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Water Management Associations
Discharge Permit required for Weed Control

Federal pesticide legislation was first passed in the United States in 1910. The intent of the legislation was simply to reduce economic exploitation of farmers by manufacturers and distributors of ineffective pesticides. Congress did not address the potential risks to human health posed by pesticide products until it enacted Federal Insecticide, Fungicide, and Rodenticide Act (FIFRA) in 1947. Broader concerns about long- and short-term toxicity effects of pesticides on people, wildlife, food, and the environment led to a complete revision of FIFRA in 1972. The 1972 law completely replaced the original 1947 law, and is the basis of current federal policy.

In 1972, Congress also passed the federal Clean Water Act which was intended to address water quality impacts in the United States. Until 2009, FIFRA was the governing legislation over pesticide use. If pesticides were used in water bodies in accordance with FIFRA, no Clean Water Act permits were required.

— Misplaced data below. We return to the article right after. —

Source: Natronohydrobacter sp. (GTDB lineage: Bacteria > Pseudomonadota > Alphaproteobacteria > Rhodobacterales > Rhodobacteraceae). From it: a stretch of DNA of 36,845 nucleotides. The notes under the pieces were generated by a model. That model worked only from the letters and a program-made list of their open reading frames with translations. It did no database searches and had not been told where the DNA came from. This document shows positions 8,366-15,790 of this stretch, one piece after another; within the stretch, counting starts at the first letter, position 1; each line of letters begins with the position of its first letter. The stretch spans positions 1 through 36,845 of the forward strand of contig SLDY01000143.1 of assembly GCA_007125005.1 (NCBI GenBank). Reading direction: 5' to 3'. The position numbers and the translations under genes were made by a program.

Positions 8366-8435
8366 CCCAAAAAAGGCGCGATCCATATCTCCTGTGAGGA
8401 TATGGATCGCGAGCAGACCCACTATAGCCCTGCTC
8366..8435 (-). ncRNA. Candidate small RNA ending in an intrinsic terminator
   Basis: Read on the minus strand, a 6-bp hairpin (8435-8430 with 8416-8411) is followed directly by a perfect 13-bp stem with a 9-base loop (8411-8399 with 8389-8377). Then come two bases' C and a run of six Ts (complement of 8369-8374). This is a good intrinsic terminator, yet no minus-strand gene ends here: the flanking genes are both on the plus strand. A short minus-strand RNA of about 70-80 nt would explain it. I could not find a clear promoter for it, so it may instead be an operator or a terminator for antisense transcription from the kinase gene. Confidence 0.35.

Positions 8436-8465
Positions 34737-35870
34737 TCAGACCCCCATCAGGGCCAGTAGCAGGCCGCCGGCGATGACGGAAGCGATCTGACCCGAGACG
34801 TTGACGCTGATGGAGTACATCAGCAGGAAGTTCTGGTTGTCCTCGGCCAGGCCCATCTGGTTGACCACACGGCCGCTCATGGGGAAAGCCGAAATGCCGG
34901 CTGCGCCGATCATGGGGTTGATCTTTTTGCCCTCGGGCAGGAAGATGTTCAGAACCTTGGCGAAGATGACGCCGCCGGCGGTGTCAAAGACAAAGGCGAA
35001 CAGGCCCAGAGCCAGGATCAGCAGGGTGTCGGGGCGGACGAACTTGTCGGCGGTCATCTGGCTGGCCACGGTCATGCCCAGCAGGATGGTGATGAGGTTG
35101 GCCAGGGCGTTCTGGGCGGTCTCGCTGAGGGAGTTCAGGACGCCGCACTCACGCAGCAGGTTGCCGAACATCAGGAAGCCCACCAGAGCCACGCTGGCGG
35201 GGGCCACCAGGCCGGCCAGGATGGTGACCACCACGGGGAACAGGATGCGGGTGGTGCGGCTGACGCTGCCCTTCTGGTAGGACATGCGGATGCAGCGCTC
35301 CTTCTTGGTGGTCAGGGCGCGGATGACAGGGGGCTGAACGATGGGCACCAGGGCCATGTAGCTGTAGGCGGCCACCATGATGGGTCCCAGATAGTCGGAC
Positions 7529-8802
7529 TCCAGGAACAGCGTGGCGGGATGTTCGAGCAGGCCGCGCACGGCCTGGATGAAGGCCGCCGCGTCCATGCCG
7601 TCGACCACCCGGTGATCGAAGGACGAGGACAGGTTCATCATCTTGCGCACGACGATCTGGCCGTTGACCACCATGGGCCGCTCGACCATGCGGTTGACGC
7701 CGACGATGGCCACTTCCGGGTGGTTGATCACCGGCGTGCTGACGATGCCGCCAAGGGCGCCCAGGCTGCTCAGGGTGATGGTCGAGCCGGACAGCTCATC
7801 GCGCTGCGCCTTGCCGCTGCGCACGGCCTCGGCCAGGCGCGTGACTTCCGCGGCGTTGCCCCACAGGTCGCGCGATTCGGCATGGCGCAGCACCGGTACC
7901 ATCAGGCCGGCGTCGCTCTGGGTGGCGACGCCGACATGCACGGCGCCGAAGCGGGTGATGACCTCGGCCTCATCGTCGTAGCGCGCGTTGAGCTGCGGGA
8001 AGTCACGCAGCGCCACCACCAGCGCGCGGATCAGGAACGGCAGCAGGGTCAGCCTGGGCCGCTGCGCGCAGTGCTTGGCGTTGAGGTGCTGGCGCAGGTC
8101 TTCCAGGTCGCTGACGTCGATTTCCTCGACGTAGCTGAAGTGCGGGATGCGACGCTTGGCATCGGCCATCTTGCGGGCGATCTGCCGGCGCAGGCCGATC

However, in 2009, the Sixth Circuit Court of Appeals ruled that the application of pesticides to water bodies in the United States required a National Pollutant Discharge Elimination System (NPDES) permits issued under the federal Clean Water Act. Activities required to follow the permits guidelines include, mosquito and flying insect pest control, weed and algae control, aerial pest control, ditch and stream bank pest control, and publicly declared pest emergencies.

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Barley vs Algae - Bales of pelletized barley placed in ponds and then harvested in summer allows beneficial plants to continue growing and reduces the algae.

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